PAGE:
Now, when I first agreed to do this gig, it was quite a (much-needed) step outside of my comfort zone. Firstly, I needed to do a lot of work to ensure that I had enough music ready to actually play in the first place. Secondly, the last time I did a live performance was the first time I'd done it on my own and I was incredibly nervous - I drank large and equal amounts of beer and water, and spent a lot of time pacing up and down. Thirdly, when I sent confirmation to troUSers that I would be playing, he made a suggestion.

We should do a collaboration!

This was a great but verrrrrrry scary idea: it would involve elements of risk and of things potentially going wrong, since it would mean we wouldn't really have any time to rehearse. I emailed him, what do you have in mind?.

He asked me if I could build up some beats and loops based on a track on his album, and see if we could make it into quite an epic.

I replied and - bearing in mind my initial anxieties - told him that not only would I work on it, but that I wanted him to collaborate on one of my songs as well (mentioned in an earlier post), which would be for him to do vocals on my version of Roxy Music's In Every Dream Home A Heartache.

So, fast-forwarding again to Friday afternoon, troUSers woke up at 4pm, which left just enough time for us to eat and for him to listen to the backing I'd done for his song (thankfully he loved it) and to run through Every Dream Home to get his vocal cues in the right place.

Then we were over to the venue along with a number of other friends who were also playing on the same bill and who had done the bulk of the work for arranging the event itself. Setting everything up was straightforward and, during the soundcheck, troUSers and I had a run-through of his song that we were going to perform together. This was the first time we had worked directly together on it, but it sounded good. I was playing guitar with most of the strings tuned down into a very low open tuning which meant I could also manipulate the various sounds and textures on the laptop to help build or reduce momentum based on what troUSers was singing and playing.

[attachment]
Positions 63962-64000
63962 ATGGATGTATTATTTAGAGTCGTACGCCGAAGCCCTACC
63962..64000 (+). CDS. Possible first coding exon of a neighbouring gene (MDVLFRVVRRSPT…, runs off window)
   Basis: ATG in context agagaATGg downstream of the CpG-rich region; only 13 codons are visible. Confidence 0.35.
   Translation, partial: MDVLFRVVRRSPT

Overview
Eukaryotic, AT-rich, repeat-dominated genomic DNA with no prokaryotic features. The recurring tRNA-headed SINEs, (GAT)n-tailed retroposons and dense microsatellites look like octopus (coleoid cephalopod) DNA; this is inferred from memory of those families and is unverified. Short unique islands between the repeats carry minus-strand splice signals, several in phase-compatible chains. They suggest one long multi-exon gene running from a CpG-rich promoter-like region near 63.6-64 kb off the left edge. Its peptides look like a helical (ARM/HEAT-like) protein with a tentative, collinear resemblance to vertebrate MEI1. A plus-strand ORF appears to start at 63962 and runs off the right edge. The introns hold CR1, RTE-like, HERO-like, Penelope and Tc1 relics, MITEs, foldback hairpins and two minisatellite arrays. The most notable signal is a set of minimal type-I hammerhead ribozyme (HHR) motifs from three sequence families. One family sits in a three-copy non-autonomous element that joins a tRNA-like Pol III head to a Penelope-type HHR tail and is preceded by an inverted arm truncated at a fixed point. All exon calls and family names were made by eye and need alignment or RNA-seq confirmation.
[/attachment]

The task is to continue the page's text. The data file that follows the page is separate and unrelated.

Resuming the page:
I thought I might be freaked out by the whole idea of being on the same stage as him, since it was such an unlikely prospect, but I realised it was absolutely fine, it felt easy and natural, and our ideas seemed to gel.

He'd also asked a friend of mine, a singer with a beautiful voice (who plays in the band who were performing on the same bill as me and troUSers), if she would share vocals on a couple of his songs: watching them perform a few verses from these songs during the soundcheck brought a real lump to my throat: a combination of two amazing voices, soaring harmonies and the very fact of them singing together for the first time and clearly delighting in the results, was a very powerful thing for me to experience.

Everything was set up and ready, we sat around and had a couple of beers: I realised though that, while I couldn't exactly say I was relaxed, then I was actually very calm and composed. We opened the doors around 8pm, and my main concern at this point was whether we would have many people coming to see us. Apparently the posters advertising the gig had drawn some interest since people were intrigued by the prospect of two musicians playing on the same bill on the basis that we had the same name, despite living in completely different parts of the world.

What was interesting was that most of the people who did turn up weren't familiar faces to me: there were a number of friends who I'd expected would be there, but it felt quite reassuring to see plenty who I didn't know at all. In a way it felt like it took the pressure off me: if I didn't know most of them, I could hardly know what their expectations were. Thankfully a good number of people did turn up (we made a profit!) and what was notable was that there was a really nice atmosphere, it was buzzing practically from the word go.

The first band went on. They explained the story behind the whole evening and how troUSers had got in touch with me all those years ago and how it had culminated in this evening - which in itself got a round of applause, so it felt like we were off to a good start. They're singer-songwriters who do very simple, beautiful and hauntingly melodic songs. They performed really well and got a great reception. After they finished (which left me half an hour before I was due to take the stage) I felt a stab of worry: musically, my stuff couldn't be more different to theirs, being largely electronic and laptop-based. Would people be receptive to it in any way, or would they vote with their feet?

I felt as though I should explain how different it was going to be, but I realised that it would seem as though I was making apologies for my music which would be quite undermining.